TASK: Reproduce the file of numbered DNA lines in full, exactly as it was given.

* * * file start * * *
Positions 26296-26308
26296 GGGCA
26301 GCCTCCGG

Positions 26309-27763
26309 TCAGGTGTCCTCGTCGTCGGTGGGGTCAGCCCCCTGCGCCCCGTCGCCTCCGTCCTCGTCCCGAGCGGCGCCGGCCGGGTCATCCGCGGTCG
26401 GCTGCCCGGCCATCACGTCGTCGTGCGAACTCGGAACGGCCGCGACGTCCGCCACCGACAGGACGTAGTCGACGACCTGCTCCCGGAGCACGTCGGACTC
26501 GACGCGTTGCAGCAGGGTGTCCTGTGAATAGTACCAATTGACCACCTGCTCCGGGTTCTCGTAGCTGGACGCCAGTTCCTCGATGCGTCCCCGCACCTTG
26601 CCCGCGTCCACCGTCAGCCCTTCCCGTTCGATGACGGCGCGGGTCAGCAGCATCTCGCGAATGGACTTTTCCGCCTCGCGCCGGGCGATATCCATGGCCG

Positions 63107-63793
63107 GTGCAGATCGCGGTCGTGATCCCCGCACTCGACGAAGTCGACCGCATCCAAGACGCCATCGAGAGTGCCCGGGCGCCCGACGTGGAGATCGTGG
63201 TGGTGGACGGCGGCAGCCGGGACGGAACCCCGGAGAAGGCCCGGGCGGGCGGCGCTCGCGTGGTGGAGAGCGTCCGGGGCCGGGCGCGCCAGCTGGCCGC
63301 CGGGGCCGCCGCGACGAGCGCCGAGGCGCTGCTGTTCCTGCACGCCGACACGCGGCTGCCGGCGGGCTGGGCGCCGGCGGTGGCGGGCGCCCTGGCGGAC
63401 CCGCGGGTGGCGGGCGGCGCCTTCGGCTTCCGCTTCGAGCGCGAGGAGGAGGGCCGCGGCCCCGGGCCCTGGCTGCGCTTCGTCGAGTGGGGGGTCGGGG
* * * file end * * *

Positions 26296-26308
26296 GGGCA
26301 GCCTCCGG

Positions 26309-27763
26309 TCAGGTGTCCTCGTCGTCGGTGGGGTCAGCCCCCTGCGCCCCGTCGCCTCCGTCCTCGTCCCGAGCGGCGCCGGCCGGGTCATCCGCGGTCG
26401 GCTGCCCGGCCATCACGTCGTCGTGCGAACTCGGAACGGCCGCGACGTCCGCCACCGACAGGACGTAGTCGACGACCTGCTCCCGGAGCACGTCGGACTC
26501 GACGCGTTGCAGCAGGGTGTCCTGTGAATAGTACCAATTGACCACCTGCTCCGGGTTCTCGTAGCTGGACGCCAGTTCCTCGATGCGTCCCCGCACCTTG
26601 CCCGCGTCCACCGTCAGCCCTTCCCGTTCGATGACGGCGCGGGTCAGCAGCATCTCGCGAATGGACTTTTCCGCCTCGCGCCGGGCGATATCCATGGCCG

Positions 63107-63793
63107 GTGCAGATCGCGGTCGTGATCCCCGCACTCGACGAAGTCGACCGCATCCAAGACGCCATCGAGAGTGCCCGGGCGCCCGACGTGGAGATCGTGG
63201 TGGTGGACGGCGGCAGCCGGGACGGAACCCCGGAGAAGGCCCGGGCGGGCGGCGCTCGCGTGGTGGAGAGCGTCCGGGGCCGGGCGCGCCAGCTGGCCGC
63301 CGGGGCCGCCGCGACGAGCGCCGAGGCGCTGCTGTTCCTGCACGCCGACACGCGGCTGCCGGCGGGCTGGGCGCCGGCGGTGGCGGGCGCCCTGGCGGAC
63401 CCGCGGGTGGCGGGCGGCGCCTTCGGCTTCCGCTTCGAGCGCGAGGAGGAGGGCCGCGGCCCCGGGCCCTGGCTGCGCTTCGTCGAGTGGGGGGTCGGGG